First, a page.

Her mixture simmered. When he entered, she served it in matching, smoking-red bowls.

When she called, he didn't come (reading Acta Astronomica). She called again. He said: Just one more minute. She felt her hands caress her shoulders. She dried her eyes, then willed herself to smile.



When he slouched beside her, she watched his face in anticipation. Darkness shaded his eyes. He sucked in his cheeks. His lips grew thin. He said nothing. Worn from twelve hours at work straining to accommodate the complexities of science, he reached for a telescope catalogue from which he had ordered her a telescope as a birthday gift. Maybe if you can see a part of what I study and teach, he said to her, you'd be more interested. He mouthed technicalities, tried to excite her with a new moon. He asked her which instrument she wanted.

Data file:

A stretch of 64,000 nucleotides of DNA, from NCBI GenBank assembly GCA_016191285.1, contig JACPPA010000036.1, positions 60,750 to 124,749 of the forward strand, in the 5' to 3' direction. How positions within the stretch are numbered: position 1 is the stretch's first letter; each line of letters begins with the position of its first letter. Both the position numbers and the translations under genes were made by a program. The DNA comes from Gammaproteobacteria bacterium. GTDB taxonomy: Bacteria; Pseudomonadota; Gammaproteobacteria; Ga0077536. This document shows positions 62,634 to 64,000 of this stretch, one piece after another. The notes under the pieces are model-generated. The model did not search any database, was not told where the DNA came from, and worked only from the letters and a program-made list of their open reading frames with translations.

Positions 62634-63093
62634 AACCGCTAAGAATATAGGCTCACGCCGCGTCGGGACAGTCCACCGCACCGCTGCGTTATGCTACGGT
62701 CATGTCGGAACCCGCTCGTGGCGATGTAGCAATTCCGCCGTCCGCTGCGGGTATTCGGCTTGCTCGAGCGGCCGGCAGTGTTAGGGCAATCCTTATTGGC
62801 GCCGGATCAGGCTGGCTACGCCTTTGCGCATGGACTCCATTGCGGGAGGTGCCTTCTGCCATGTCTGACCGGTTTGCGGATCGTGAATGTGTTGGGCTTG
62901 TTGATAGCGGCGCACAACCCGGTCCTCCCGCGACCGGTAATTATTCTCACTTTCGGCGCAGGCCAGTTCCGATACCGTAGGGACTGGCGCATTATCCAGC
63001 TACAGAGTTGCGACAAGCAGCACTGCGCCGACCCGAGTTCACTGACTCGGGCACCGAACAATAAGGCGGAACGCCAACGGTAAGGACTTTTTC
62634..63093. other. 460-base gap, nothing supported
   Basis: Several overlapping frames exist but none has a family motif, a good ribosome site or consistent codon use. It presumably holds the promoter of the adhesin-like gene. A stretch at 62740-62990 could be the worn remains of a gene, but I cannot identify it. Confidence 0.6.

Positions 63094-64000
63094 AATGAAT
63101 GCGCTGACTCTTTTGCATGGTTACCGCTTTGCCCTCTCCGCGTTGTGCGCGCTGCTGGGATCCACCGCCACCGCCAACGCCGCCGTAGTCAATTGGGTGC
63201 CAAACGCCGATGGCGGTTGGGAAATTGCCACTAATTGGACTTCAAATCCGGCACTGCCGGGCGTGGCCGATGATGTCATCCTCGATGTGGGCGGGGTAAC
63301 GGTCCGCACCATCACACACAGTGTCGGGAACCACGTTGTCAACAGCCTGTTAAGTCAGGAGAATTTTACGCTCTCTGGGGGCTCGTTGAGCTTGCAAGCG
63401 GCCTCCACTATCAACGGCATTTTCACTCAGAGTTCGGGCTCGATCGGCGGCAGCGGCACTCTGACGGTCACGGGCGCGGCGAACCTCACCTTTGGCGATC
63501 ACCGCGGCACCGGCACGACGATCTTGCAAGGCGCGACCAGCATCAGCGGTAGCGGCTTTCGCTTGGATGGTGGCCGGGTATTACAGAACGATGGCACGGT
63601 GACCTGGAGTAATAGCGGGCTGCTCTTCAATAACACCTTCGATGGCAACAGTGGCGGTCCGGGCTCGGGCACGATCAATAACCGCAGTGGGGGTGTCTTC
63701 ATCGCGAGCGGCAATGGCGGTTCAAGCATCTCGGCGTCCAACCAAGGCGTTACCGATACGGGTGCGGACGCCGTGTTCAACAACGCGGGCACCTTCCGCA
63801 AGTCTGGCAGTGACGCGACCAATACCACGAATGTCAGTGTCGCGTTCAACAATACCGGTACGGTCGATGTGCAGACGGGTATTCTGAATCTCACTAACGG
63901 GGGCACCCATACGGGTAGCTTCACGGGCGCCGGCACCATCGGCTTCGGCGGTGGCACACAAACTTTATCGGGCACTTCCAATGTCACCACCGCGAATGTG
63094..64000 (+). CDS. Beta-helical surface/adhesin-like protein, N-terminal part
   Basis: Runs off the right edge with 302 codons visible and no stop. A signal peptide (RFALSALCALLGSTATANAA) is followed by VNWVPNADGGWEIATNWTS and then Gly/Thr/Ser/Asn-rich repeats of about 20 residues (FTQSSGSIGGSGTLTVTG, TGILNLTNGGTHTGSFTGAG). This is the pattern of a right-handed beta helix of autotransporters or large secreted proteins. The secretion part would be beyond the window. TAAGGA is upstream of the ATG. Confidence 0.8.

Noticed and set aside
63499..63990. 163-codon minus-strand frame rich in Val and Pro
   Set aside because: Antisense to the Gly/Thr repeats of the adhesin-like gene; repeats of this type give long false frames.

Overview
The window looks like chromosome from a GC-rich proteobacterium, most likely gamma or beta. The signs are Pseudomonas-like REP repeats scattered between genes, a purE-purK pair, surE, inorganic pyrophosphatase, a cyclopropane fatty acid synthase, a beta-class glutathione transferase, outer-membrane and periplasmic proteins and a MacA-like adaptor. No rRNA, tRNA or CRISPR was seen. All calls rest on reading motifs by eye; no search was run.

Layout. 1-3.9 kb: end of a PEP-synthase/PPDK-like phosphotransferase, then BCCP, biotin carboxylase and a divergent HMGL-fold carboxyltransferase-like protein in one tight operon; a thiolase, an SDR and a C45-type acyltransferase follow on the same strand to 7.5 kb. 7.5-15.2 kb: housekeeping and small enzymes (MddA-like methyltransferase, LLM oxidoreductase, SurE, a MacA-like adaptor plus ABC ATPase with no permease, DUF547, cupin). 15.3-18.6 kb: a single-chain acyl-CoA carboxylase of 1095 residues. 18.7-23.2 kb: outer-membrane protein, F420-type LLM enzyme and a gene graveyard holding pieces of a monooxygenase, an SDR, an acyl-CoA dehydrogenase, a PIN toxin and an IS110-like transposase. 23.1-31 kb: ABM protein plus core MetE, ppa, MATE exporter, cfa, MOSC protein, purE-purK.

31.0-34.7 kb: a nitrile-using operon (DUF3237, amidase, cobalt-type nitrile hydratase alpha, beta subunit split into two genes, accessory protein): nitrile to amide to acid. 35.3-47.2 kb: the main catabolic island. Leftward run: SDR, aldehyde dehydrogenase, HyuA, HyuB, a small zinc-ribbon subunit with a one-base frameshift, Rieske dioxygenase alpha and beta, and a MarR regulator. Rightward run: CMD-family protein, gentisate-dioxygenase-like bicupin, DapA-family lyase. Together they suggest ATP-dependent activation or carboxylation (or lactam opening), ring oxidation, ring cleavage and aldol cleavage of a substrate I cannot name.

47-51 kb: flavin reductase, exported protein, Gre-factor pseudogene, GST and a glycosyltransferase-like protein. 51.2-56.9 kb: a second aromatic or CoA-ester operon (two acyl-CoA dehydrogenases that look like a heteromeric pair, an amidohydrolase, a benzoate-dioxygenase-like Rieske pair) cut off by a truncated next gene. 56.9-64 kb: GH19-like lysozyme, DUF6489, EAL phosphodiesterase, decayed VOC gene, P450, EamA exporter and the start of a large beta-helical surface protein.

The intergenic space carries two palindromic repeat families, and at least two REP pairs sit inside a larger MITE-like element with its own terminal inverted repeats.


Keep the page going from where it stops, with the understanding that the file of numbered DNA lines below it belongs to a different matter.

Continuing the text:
Did you like the soup?

It's good.

I made up a brand new recipe.

Did you study today?

What does studying have to do with soup?

Studying has to do with studying. Someone has to care about your brain's progress and development. Why are we still on the soup?

So you like it?

It's good. I'm no connoisseur, but it's fine. Soup's soup.

It's different from just soup.

I can't tell the difference with soup. I'm going upstairs. I've got to prepare: There's a meteor shower expected tonight that I've assigned my students to monitor.

She listened to him say: Perseids, from the comet Swift-Tuttle. Cosmic debris. Fragments entering our atmosphere. Simple orbital mechanics. Electron relaxation following collisions. Ionization trail. Meteoroids the size of sand-grains. A hundred hurtling rocks.

He walked away to ready his equipment. She watched the window for flashes of light, prepared to wish on a hundred shooting stars.

Copyright©2007 Shubha Venugopal